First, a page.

2. 1. Definition: It is excessive immune response which leads to undesirable consequences, i.e. tissue or organ damage/ dysfunction. immune responses which are damaging rather than helpful to the host. Excessive immune response in a sensitized individual (atopic) leading to tissue damage.
3. Why hypersensitivity occurs in somepeople? (not all) Allergins Low immunity from childhood Host factors include heredity, gender, race, and age, with heredity being by far the most significant. However, there have been recent increases in the incidence of allergic disorders that cannot be explained by genetic factors alone. Four major environmental candidates are alterations in exposure to infectious diseases during early childhood, environmental pollution, allergen levels, and dietary changes.
4. Types of Hypersensitivity:Nearly 45 years ago Gell andCoombs proposed a classificationscheme which defined 4 types of Hypersensitivity type Ihypersensitivity reactions.Ab mediated: type:Ⅰ, Ⅱ, Ⅲ Hypersensitivity type II(Immediate)T-cell mediated: type Ⅳ (Delayed) Hypersensitivity type III Hypersensitivity type IV
5. Hyper sensitivity type I:IgE mediated, immediatehypersensitivity/ allergyMajor features:React and disappear quicklyon re-exposure to AgDysfunction rather thansevere tissue and cell damageoccursObvious individualdifference and geneticcorrelationBy mast cells and basophils
6. MECHANISM OF ACTIONBASIC ELEMENTS ARE: 1. MEDIATOR = IgE2. PRIMARY CELLULAR COMPONENT = MAST CELL AND BASOPHILS 3. AMPLIFIER = PLATELETS, NEUTROPHILS AND EIOSINOPHILS
7. MECHANISM OF ACTION
8. MECHANISM OF ACTIONSTEP 1: EXPOSURE OF ANTIGEN TO ANTIGEN PRESENTING CELL
9. MECHANISM OF ACTIONSTEP 2: RECOGNITION BY T- HELPER CELLSACTIVATION OF B-CELLS INTO PLASMA AND MEMORY CELLS SECRETION OF ANTIBODIES (IgE)
10. MECHANISM OF ACTIONSTEP 3: IgE BINDS TO HIGH AFFINITY RECEPTORS (FC EPSILONRI) ON THE SURFACE OF MAST CELLS
11. MECHANISM OF ACTIONSTEP 4: SUBSEQUENT EXPOSURE OF ANTIGENANTIGEN BINDS WITH IgE ON THE SURFACE OF MAST CELLS
12. Mechanism of action
13. MECHANISM OF ACTIONSTEP 5: RELEASE OF PRIMARY INFLAMMATORY METABOLTESACTIVATION OF SECONDARY METABOLITES
14. SYMPTOMS 1. May vary from minor inconvenience to death2. Usually take 10 to 30 mins to appear after exposure to antigen3. Sometimes delayed onset of reaction (10- 12h)
16. CLINICAL"a serious allergic reaction that is rapidAnaphylaxis is defined as DISEASESin onset and may cause death". It typically results in a number ofsymptoms including an itchy rash, throat swelling, and low bloodpressure. Common causes include insect bites, foods, andmedications. AnaphylaxisAsthma (from the Greek, "panting") is thecommon chronic inflammatory disease ofthe airways characterized by variable and recurringsymptoms, reversible airflow obstruction, etcAllergic rhinitis is an allergic inflammation of the nasal airways. It Asthmaoccurs when an allergen, such as pollen, dust or animal dander(particles of shed skin and hair) is inhaled by an individual with asensitized immune system.The protein in the food is the most common allergic component.These kinds of allergies occur when the bodys immune systemmistakenly identifies a protein as harmful. Some proteins or Allergic Rhinitisfragments of proteins are resistant to digestion and those thatare tagged by the IgE. The immune system, thinking theorganism (the individual) is under attack, triggers an allergicreaction. These reactions can range from mild to severe. Allergicresponses include dermatitis, gastrointestinal and respiratorydistress, including such life-threatening anaphylacticresponses and vasodilation; these require immediate emergencyintervention. Individuals with protein allergies commonly avoidcontact with the problematic protein. Some medications mayprevent, minimize or treat protein allergy reactions. injectableform of epinephrine such as an EpiPen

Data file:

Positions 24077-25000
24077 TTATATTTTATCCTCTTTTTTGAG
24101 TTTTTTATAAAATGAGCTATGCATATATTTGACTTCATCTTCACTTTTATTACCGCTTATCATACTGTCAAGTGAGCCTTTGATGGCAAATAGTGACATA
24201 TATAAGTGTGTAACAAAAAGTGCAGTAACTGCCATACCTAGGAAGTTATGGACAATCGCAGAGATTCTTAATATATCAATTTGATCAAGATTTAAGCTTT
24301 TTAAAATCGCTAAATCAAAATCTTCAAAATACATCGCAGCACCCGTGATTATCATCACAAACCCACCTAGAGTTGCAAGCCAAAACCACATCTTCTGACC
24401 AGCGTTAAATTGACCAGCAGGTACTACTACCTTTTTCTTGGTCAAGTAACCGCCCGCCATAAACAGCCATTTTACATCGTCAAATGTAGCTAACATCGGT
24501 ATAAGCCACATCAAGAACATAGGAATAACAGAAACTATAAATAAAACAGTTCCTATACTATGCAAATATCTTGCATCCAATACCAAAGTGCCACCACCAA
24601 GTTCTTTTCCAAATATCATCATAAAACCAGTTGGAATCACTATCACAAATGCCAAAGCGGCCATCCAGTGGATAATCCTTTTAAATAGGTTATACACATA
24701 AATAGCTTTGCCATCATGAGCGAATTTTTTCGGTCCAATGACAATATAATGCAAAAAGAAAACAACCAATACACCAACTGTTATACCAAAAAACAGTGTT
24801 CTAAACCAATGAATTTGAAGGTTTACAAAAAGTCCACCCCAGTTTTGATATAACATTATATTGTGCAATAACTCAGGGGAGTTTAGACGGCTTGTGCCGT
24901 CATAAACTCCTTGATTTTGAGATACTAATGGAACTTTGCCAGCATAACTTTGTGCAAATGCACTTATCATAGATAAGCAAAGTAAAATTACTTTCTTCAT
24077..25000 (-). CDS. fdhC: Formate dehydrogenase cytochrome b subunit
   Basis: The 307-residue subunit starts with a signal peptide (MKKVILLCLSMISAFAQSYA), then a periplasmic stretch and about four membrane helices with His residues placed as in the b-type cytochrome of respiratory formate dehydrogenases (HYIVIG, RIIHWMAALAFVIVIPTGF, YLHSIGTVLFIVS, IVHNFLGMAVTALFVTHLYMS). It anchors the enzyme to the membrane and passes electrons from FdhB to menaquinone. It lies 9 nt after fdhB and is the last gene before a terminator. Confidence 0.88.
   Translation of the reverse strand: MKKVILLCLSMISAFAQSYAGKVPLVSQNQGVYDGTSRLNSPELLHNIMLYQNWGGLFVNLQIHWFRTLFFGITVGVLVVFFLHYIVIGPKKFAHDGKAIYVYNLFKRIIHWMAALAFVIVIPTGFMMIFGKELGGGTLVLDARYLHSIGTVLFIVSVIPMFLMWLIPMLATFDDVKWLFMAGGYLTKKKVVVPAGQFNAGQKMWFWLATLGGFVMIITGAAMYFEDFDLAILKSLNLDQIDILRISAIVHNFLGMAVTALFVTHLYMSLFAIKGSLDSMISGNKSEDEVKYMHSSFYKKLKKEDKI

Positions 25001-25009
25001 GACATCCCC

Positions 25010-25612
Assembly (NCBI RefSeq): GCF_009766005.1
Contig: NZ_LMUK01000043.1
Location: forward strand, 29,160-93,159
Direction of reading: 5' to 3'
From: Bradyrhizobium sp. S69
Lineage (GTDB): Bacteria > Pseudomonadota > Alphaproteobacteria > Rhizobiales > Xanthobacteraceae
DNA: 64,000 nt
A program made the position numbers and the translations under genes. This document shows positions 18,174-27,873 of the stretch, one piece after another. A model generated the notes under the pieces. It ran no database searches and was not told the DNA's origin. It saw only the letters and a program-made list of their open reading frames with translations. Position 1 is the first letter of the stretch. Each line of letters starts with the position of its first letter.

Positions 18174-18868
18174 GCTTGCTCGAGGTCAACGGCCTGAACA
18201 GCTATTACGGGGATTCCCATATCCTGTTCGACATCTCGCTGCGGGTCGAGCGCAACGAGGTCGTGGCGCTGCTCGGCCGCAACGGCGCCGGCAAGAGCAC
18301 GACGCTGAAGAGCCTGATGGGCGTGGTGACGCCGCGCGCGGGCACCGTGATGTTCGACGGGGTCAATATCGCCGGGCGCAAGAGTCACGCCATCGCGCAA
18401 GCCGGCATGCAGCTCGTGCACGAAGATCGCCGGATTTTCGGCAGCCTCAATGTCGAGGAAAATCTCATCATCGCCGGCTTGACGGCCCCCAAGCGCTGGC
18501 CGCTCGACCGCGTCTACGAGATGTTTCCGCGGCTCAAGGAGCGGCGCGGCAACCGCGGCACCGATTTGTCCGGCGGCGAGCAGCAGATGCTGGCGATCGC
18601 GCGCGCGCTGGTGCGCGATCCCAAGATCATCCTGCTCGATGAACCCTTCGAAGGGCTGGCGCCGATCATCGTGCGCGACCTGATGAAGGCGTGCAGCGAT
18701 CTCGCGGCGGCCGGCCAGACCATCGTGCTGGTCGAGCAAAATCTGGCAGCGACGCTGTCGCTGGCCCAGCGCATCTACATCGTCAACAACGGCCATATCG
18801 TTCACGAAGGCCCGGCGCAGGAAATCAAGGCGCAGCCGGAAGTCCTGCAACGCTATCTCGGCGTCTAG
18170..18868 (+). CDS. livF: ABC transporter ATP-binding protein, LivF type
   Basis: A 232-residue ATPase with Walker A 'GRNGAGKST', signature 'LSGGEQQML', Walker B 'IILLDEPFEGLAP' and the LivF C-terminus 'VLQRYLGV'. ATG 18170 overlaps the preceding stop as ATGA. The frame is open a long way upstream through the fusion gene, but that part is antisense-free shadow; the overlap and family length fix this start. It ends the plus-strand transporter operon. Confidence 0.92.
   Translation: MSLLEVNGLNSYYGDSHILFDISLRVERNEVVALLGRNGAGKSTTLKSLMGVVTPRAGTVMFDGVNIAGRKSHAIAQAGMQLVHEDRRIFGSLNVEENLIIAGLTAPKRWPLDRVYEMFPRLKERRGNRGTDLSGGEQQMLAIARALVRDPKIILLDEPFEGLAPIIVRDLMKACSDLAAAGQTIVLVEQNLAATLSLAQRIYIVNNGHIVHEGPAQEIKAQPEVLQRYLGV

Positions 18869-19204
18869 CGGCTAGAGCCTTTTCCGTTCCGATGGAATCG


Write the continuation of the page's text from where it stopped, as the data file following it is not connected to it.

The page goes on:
18. TREATMENT1. ANTIHISTAMINES2. Chromolyn sodium3. leukotriene receptor blockers4. use of IgG antibodies
19. Hyper sensitivity type II:Definition:A hypersensitivity resulting fromantibodies mistakenly reacting withnormal self antigens on body cells.Binding of the antibodies to thesenormal cells results in immunedestruction.
20. MEDIATORS IgG OR IgMIN THIS CASE1. MADE AGAINST SELF ANTIGENS2. ATTACH TO THE SURFACES OF CELLS HAVING SELF EPITOPSSELF ANTIGEN=Any constituent of the bodys own tissues capable of stimulating autoimmunity
21. FACTORS FOR RELEASE OF MEDIATORS1. FAILURE IN IMMUNE TOLERANCE2. ENTERANCE OF FOREIGN ANTIGEN RESEMBLING SOME MOLECULE ON THE SURFACE OF HOST CELLS IMMUNE TOLERANCE is the process by which the immune system does not attack an antigen
22. MECHANISM OF ACTIONTHESE FACTORS LEAD TO:1. OPSONIZATION2. MAC LYSIS3. ADCC
23. 1- OPSONIZATIONDEFINITION:The attachment of microbes and other foreign cells to phagocytes by antibody molecules such as IgG and complement proteins such as C3b. Also called enhanced attachment or immune adherence.
24. OPSONIZATIONMECHANISM THE OPSONIZATION IS OF THE HOST CELLPHAGOCYTES STICK TO MEMBRANES OF HOST CELL VIA IgG, C3B, C4B PHAGOCYTES DISCHARGE THEIR LYSOSOMES
25. OPSONIZATIONRESULT: LYSIS OF HOST CELL
26. 2- MAC LYSISDEFINITION A protein complex produced during the complement pathways. C5b6789 (MAC or membrane attack complex) puts pores into lipid bilayer membranes of human cells to which antibodies have bound. This results in cell lysis.